Epidemiology of human leptospirosis in Mayotte : an emerging public health problem on the island?

Publié le 13 Août 2013
Mis à jour le 10 septembre 2019

Background : Leptospirosis is an emerging zoonosis, with a high incidence in countries with a tropical climate. When reported, the disease is endemic in most countries in the Indian Ocean. Methods : In Mayotte, a French overseas department located in the northern Mozambique Channel in the Indian Ocean, surveillance of leptospirosis is based on Real-time PCR confirmed autochthonous cases. Isolates of Leptospira are sent to the French National Reference Center for Leptospirosis for sero- and genotyping. Surveillance of leptospirosis on the island has been progressively reinforced since July 2008. Results : From 2009 to 2011, a total of 312 autochthonous cases of leptospirosis were confirmed on Mayotte, with an overall annual incidence of 51 cases per 100 000. Young adult males are the most highly infected group. Cases occur mainly during the rainy season, with the strongest correlation between number of cases and rainfall found three months after the peak of rainfall. Risk factors for infections by leptospires in Mayotte are multiple, with exposure of the general population during activities of daily living along with occupational exposure. Serogroup distribution differs from what is observed in other countries in the region. Serogroup Mini represents the predominant serogroup (68%). Conclusion : Following reinforced surveillance in Mayotte, leptospirosis is emerging as an important health issue on the island. Human exposure results from the widespread environmental contamination during the rainy season. Further studies on humans and animals are needed to learn more on the specificities of leptospirosis on the island and allow guiding future actions. (R.A.)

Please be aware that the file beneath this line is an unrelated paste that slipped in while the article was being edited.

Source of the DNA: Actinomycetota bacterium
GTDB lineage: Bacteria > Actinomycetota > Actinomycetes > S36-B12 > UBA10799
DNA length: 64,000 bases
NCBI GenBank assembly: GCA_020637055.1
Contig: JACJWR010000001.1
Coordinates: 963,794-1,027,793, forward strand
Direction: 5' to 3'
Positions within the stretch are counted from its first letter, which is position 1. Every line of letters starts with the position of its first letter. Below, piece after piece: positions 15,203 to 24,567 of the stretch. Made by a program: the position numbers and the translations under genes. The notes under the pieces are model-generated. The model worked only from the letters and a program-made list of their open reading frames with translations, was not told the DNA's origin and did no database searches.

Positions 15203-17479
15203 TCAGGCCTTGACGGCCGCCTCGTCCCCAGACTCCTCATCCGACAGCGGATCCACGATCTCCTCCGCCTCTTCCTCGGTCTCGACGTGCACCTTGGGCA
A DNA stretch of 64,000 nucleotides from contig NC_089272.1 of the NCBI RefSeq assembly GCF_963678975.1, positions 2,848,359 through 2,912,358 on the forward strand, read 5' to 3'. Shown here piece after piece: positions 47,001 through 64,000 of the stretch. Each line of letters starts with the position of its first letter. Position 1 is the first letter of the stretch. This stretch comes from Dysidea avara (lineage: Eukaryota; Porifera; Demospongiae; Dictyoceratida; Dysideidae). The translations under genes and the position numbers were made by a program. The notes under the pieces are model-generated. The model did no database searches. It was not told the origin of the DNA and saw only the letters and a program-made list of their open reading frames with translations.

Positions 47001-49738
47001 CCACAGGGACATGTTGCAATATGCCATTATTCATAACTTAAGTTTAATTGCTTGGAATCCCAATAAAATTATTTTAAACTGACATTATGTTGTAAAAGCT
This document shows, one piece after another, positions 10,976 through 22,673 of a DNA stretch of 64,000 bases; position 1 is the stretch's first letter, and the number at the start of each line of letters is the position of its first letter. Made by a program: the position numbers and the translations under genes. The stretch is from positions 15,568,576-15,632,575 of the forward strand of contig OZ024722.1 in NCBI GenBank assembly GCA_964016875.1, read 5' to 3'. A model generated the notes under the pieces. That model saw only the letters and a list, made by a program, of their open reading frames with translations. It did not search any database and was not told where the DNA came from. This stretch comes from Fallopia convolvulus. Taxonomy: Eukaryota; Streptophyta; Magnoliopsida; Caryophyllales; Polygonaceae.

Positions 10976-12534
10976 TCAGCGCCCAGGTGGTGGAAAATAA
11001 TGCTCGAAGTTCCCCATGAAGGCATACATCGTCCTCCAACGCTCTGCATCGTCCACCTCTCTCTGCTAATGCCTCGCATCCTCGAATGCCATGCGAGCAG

Auteur : Lernout T, Collet L, Bourhy P, Achirafi A, Giry C, Picardeau M, Filleul L
Archives de l'Institut Pasteur de Madagascar, 2013, vol. 70, n°. 1, p. 1-6